New Immersive Expressions - Composing Unique Classical Music with AFC

Since 2017, Yamaha has been collaborating with the Rochester Institute of Technology to explore the new possibilities in musical expression offered by its Active Field Control (AFC) immersive audio system. As part of the research, composer SiHyun Uhm was invited to create a new classical work which intertwined sound space and music.

Developed using the experience and knowledge gained from acoustic consulting and design of performance spaces since 1969, Yamaha Active Field Control (AFC) is a comprehensive sound space control system. This is achieved through two functions: AFC Enhance, which controls spatial resonance, and AFC Image, which controls the positions of sound sources.

Modern immersive sound systems are increasingly used in films, live pop concerts and installation art to create a heightened sense of realism for the audience. But there are very few examples of their use in classical music, despite the acoustic space long being considered a very important element in the genre.

Many classical Western composers have written music with the intention of creating a complete sound environment. These include the German composer Richard Wagner (1813-1883), who was involved in the design of the Bayreuth Festival Theatre, a theatre dedicated to the performance of his works.

Similarly, Yamaha believes variable immersive audio systems like AFC can bring significant benefits to content creators. Rather than just an extension of conventional electroacoustic systems, it’s possible that unprecedented musical expression could be created with the functions of AFC Image and AFC Enhance. Usually the acoustic space in a venue is fixed but, by offering a composer the option of controlling it, the potential for composition could be radically expanded.

Yamaha has pursued this research in collaboration with Associate Professor Sungyoung Kim of the Rochester Institute of Technology (RIT) in New York, USA. A former Yamaha employee, Professor Kim is an expert in the field of audio engineering, engaged in research on stereophonic rendering and subjective evaluation, digital archiving of auditory heritage and auditory training.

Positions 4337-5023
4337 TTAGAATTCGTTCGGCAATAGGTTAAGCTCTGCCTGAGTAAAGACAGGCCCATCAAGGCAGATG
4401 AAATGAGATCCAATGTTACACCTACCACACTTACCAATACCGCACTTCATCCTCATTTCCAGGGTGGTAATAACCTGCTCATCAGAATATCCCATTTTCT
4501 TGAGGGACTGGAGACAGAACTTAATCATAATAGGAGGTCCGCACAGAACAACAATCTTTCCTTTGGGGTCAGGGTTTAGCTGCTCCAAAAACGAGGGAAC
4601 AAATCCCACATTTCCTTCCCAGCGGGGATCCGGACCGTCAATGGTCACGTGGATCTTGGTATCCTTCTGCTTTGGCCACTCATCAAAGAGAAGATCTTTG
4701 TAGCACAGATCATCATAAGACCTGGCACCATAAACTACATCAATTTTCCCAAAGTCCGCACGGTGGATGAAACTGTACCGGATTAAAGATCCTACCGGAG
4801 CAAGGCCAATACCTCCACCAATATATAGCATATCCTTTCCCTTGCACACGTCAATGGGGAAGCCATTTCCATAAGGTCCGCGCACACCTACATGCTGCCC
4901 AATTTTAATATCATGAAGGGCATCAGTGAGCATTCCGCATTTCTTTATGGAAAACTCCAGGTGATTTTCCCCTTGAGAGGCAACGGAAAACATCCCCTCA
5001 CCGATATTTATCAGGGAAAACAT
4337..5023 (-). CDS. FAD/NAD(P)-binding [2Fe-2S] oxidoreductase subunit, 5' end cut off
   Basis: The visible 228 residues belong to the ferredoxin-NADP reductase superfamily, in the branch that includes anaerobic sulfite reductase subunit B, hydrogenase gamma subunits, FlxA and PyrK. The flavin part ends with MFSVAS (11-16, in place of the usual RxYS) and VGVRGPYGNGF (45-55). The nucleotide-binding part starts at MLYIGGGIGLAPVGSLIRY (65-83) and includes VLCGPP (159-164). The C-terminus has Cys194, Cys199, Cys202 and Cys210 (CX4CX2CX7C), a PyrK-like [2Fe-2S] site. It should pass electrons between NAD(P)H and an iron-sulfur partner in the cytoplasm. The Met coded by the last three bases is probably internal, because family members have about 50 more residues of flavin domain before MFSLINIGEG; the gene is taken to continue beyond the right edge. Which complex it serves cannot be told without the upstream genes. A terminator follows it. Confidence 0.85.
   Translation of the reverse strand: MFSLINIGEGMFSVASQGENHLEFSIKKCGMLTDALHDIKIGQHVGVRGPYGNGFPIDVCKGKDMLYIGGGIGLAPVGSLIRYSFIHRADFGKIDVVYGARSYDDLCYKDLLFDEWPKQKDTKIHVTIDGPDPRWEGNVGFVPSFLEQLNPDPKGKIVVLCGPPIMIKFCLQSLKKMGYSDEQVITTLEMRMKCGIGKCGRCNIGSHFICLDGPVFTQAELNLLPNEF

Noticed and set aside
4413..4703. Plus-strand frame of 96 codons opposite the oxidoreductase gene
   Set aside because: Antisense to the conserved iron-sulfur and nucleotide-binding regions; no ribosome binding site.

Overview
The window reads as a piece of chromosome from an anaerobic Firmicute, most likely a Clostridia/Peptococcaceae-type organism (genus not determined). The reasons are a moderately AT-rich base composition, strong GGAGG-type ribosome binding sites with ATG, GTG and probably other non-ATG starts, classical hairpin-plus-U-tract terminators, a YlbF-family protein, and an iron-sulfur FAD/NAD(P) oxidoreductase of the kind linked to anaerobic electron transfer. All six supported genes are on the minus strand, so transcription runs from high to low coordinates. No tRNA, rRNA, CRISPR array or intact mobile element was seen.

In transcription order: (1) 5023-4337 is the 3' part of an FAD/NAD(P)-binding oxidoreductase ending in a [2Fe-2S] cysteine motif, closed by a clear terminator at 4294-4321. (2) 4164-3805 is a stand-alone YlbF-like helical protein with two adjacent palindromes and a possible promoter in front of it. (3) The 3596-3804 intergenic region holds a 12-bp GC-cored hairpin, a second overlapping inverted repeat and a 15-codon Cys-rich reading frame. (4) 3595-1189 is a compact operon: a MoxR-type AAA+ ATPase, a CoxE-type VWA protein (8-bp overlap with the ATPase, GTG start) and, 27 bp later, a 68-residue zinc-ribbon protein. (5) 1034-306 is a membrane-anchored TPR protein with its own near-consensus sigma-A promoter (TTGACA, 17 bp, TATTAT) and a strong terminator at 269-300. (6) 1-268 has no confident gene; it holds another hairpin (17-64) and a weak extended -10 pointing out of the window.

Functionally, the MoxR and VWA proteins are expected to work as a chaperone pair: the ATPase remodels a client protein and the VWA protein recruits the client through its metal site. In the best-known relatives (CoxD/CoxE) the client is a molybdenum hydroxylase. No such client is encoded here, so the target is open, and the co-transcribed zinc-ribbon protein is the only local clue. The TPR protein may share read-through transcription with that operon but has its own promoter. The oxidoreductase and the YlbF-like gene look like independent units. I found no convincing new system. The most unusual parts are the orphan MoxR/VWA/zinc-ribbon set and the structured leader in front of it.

With no classical music specifically composed for performance using immersive sound systems, SiHyun Uhm - a composer at the Juilliard School of Music - was invited to compose a new piece which would use AFC as a key component. The composer challenged herself to express changes in time and place by using AFC to change the acoustics of the space in real time, along with sound effects which would be played back from different locations within the space.

For the composition process, an AFC system was built in a studio at RIT, allowing the composer to check the effectiveness of the system, matching the image of the music and the sound space, and exploring how to use the system most effectively.

String Quartet No. 2 For AFC System consisted of two distinct sections: a slow part representing the image of a mountain and a fast part representing the image of a desert. The music alternated between these two sections, culminating in a climax where they merged, reminiscent of a sci-fi film

It featured four AFC Enhance presets, respectively representing dry desert, plateau, ‘wind-blown’ and 'deep mountain’ soundscapes. AFC Image was used to position sound effects that represented elements of each scene, for example wind blowing and water dripping, helping to accurately depict each scene to the audience in the three-dimensional environment. The position, volume and movement of the sound effects was held as object audio information on the playback DAW and rendered in real-time.

By combining AFC Enhance and Image, SiHyun Uhm was able to convey not just the image of each landscape, but also more nuanced concepts such as darkness, tranquility, fear and a clear cloudless environment in the piece.

It was performed for the first time at the Yamaha Ginza Studio in Tokyo, Japan, in front of more than a hundred guests from various fields, including venue designers, sound designers, operators, composers and researchers.

For the performance, sheet music was used for the professional musicians as it would be in a normal classical piece. The music scores included notation of the four different AFC Enhance presets. These were marked 43 times in total, with 20 audio object information marks for AFC Image, creating a piece in which the immersive audio system was regarded as an integral instrument.

To synchronise the AFC system with the live performance, the sound engineer read the score during the performance and cued the AFC system at the appropriate times.

“I created a piece that goes back and forth between a fast section, inspired by the image of a desert, and a slower section inspired by the image of a mountain,” says SiHyun Uhm. “The two scenes had different characteristics, then at the end I tried to combine the spaces and merge them into one.

“Music without the system was an abstract description of the scene, but with the AFC system I could evoke the details, the specific place and even the time of day. The acoustic space created by AFC allowed me to create the atmosphere of the different places and to get deeper into the sound.”

The performance stimulated much discussion amongst the audience and created a lot of interest in the AFC system. One delegate said “I really enjoyed the unique compositional approach and real-time spatial concept of it as a classical piece. The composer's imagination of multiple singular acoustic spaces opened up many possibilicomposerties for use in music for opera and theatre.”

Ginza, Japan


The detailed, dimensional reverberation control capabilities of AFC Enhance can be used to create acoustic spaces in which acoustic images are positioned and controlled by AFC Image.